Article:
And when articulating your value proposition, remember it should be as much about the target market you’re speaking to as the product itself.
For example, some marketers focus on selling their product as a cheaper alternative to another competitor. In contrast, others position themselves as the best solution to a specific problem with no market solution.
Your product or service’s exact value proposition depends on what it’s and who your target market is.
Want to define your product’s value propositions? These questions will help you out;
- What is different in your product?
- How does your product stand out?
- What unique features or experiences do your product present?
- What is the main reason that will drive your customers to buy from you?
Most importantly, they witnessed significant demand for these solutions before launching those products.
That leads us to a new concept, “product-market fit”, the degree to which your product fills a gap and satisfies strong market demand.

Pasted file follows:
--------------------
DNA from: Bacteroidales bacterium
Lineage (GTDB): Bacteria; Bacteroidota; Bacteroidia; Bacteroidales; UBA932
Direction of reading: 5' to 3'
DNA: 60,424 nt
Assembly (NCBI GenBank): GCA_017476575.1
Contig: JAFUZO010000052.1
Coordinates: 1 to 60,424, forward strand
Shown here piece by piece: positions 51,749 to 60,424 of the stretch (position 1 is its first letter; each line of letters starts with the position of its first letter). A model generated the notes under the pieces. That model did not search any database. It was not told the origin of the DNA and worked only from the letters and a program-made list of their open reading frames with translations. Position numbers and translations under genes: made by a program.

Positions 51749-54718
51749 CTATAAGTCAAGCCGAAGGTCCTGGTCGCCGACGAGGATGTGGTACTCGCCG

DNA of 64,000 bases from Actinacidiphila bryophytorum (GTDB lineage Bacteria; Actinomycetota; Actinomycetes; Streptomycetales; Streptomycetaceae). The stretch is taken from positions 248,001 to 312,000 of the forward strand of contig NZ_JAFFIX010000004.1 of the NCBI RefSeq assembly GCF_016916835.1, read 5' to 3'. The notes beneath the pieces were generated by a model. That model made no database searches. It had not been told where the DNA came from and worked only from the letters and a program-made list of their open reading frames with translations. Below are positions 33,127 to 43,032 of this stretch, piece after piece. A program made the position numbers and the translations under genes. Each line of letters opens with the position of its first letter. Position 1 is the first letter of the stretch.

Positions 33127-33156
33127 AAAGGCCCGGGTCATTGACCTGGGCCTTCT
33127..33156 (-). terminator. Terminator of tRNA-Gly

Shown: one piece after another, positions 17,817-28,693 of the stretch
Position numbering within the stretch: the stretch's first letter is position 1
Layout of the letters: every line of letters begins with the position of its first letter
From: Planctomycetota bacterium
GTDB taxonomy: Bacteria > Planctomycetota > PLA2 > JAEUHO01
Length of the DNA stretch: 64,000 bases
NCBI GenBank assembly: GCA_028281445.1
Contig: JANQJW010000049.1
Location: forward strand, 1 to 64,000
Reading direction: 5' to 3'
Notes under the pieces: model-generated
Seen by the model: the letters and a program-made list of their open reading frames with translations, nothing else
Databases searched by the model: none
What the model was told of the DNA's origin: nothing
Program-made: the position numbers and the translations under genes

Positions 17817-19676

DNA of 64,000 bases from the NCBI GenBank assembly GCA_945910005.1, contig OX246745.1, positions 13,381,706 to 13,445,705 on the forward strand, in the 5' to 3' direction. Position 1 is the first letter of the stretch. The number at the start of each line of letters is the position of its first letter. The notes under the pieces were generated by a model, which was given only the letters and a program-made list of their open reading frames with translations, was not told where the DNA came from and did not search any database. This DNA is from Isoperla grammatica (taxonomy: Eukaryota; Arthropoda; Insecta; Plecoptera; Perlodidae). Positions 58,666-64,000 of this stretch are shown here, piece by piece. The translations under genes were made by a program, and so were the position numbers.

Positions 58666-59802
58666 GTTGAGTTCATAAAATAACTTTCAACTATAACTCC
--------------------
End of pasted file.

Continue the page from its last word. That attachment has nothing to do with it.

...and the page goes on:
Understanding this concept is essential to gain a competitive edge and make sure you’re offering the right product to the right customer.
- Know Your ICP (ideal customer profile)
After you design your customer personas through research of market segmentation, you might have a bunch of consumer profiles.
For example, if your product is a notebook. Then your customer might be a young student. Or it could be a 25-40 lady who wants a notebook to use as a planner at work. Maybe it would be suitable for a journaling enthusiast in his 20’s, or a teenager who loves to write diary entries.
Your mission is to determine your ideal customer, that is to say a comprehensive description of your perfect customer (it may be one of the previously mentioned potential customers).
So, what does this person look like?
An ideal customer is a kind of someone who finds massive benefits from your offering while also being able to give you as much value as possible in return for making your business profitable.
Yes, your product will serve their bottom line, but you should find out other benefits to offer your customers, something just like that:
- Affordable solution (or help them to reduce their costs) – a student may not be willing to spend much on your notebook
- Productivity enhancement or driving efficiency – the lady who uses your notebook for work may want dates printed on each page and a separate section to write down contacts.
- Pushing their well-being upward – the journaling enthusiast may value the notebooks aesthetics above all else.
What will you get in return?
Your ICP delivers value back in the form of revenue.